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Kim Kardashian West talks about her Skims shapewear and the Kimono do-over

Kim Kardashian West at the Hotel Bel-Air
Kim Kardashian West at Wednesday’s preview of her Skims shapewear line.
(Getty Images)

With awards-show season just around the corner, Kim Kardashian West hosted a small event at the Hotel Bel-Air on Wednesday afternoon for stylists and members of the press to review her recently launched Skims Solutionwear brand. The direct-to-consumer line, which debuted on Skims.com in September, includes pasties, panties, shorts, bralettes, bandeaus, push-up bras, T-shirt bras and bodysuits ($12 to $80) in a wide range of sizes (XXS-5XL) and skin tones (from sand to onyx).

Before the showcase, Kardashian West has been taking the pieces out for a stilettoed test drive. Earlier this month, she attended the People’s Choice Awards in a Versace python-print dress with Skim’s high-waisted bonded shorts underneath. She also borrowed a sample of the brand’s core control shorts for this year’s Met Gala to help her squeeze into a beaded latex Thierry Mugler dress.

Kim Kardashian West at the 2019 Met Gala
Kardashian West deployed a pair of her Skims core control shorts -- and a custom Mr. Pearl corset -- under her beaded latex Mugler gown at the 2019 Met Gala.
(Neilson Barnard / Getty Images)

“We had to stitch them and tailor them a little bit,” Kardashian West said, “because they were early samples, but that was so cool because it really shaped everything. I couldn’t have worn that outfit without it.” (A custom-made corset designed by Mr. Pearl provided additional assistance in achieving the form-fitting look.)

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Sporting a black Gucci blazer and Helmut Lang pants over a sienna-colored Skims bodysuit, Kardashian West chatted with The Times about the the controversy surrounding the brand’s original name, her Thanksgiving plans, and how her family has made its 15 minutes of fame last much, much longer.

Why did you decide to launch shapewear?

I feel like shapewear has been a decade in the making for me. I’ve always cut up my shapewear, sewed it, dyed it to get the right color tone, so to me, to have shapewear that was seamless was important. A large color range and size range was also really important to me. We engineered our own fabric to make sure that it was extremely comfortable but still really giving the effect of holding you in in all the right places and lifting in all the right places and everything that I really needed from shapewear.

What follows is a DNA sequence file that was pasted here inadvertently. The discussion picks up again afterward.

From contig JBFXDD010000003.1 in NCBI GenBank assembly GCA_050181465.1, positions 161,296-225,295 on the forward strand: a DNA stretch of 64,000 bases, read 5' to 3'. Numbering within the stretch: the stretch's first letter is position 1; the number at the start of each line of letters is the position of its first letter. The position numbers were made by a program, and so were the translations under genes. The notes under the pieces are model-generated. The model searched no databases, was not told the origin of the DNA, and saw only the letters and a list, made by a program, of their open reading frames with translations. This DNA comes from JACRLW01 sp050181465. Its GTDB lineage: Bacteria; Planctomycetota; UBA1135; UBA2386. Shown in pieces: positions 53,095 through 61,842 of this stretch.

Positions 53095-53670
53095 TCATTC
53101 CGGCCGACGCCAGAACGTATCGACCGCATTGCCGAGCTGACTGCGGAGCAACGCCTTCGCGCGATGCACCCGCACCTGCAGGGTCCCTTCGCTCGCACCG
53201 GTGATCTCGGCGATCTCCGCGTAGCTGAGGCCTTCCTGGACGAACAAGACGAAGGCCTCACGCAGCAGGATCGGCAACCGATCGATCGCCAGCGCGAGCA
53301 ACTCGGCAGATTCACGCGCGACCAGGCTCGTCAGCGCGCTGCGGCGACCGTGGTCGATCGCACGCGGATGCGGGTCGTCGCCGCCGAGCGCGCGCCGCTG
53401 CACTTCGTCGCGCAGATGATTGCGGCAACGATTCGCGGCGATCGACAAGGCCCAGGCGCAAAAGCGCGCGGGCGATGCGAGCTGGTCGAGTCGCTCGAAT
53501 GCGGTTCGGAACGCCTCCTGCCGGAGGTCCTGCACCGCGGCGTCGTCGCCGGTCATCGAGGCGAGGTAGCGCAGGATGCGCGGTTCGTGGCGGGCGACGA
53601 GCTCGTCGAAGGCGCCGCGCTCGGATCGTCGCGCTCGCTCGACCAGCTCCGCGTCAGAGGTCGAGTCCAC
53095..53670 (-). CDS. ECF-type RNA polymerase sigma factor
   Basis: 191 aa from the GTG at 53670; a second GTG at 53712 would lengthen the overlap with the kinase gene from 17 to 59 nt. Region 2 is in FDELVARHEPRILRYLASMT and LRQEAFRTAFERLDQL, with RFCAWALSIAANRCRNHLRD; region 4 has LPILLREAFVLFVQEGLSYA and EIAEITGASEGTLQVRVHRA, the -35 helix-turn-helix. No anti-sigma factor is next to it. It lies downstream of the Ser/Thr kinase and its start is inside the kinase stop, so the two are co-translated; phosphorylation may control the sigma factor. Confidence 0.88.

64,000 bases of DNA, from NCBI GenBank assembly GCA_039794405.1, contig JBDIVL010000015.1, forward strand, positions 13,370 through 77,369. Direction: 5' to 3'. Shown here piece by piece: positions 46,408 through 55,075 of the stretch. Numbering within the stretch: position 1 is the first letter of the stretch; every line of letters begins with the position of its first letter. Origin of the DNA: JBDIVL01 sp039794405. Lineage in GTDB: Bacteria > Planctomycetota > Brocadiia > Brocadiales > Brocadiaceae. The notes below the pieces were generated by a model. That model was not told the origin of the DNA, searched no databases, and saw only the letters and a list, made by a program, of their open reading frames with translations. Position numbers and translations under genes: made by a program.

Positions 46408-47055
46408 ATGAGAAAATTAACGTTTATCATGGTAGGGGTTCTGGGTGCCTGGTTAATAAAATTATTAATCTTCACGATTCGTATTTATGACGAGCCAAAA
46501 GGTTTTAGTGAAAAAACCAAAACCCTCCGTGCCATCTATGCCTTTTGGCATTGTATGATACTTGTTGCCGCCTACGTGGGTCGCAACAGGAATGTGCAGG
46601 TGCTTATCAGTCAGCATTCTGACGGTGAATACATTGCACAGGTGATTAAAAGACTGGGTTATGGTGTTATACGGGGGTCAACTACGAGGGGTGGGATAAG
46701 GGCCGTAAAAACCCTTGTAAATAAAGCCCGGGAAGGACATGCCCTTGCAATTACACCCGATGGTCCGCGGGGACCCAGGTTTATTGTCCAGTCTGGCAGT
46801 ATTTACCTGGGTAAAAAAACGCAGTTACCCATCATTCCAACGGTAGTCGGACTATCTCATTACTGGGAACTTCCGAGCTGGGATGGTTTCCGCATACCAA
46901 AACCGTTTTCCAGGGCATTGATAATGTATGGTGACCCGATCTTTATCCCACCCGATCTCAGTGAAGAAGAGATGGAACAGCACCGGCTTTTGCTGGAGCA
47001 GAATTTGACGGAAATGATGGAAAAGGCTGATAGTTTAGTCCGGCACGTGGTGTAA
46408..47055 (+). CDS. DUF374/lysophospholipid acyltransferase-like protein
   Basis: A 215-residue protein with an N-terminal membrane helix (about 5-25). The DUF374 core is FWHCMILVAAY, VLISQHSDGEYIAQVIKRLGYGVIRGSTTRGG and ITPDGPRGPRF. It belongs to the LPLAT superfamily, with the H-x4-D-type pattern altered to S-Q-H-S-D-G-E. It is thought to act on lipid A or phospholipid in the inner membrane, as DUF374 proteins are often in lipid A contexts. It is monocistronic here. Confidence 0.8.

How does your shapewear differ from what’s already out there?

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We don’t want to flatten anything. We still want everyone’s bodies to look like themselves and still not feel so restricted. I think sometimes certain shapewear is so hard to get on and then once you get it on, it’s so restricting and you can’t breath. I wanted everyone to feel comfortable and have the right amount of — I say “snatch,” like to “snatch you in” — but [have it] still be really breathable and comfortable.

Skims ad campaign imagery
Images from the Skims ad campaign, emphasizing the label’s desire to cater to a range of body types and skin tones.
(Skims)

There was a lot of controversy surrounding the brand’s original name, Kimono, which drew accusations of cultural appropriation when it was revealed in June. In August, you announced the label would launch as Skims. How did you land on the new name?

We went through so many different names. We were thinking, “It’s like skin. It’s on your body. It’s [a second] skin.” But I wanted Kim in it — because that was the reason I [originally] picked Kimono, so I just thought, “Skim,” and then we put an “s” on the end because we kept on always saying, “Can I have my Skims?” … It was perfect and I honestly like the name better. It was meant to be. I learned a lot.

How did that affect production?

That’s why our restock took so long, because I wanted to make sure that we were able to repurpose a lot of the fabric and not have to waste it. I’m like, “If the labels don’t look perfect, the next round when this sells out, they will be perfect,” but it was a decision that I was OK with. It was really important to me that we didn’t waste the fabric.

What are your plans for Thanksgiving — both meal-wise and shapewear-wise?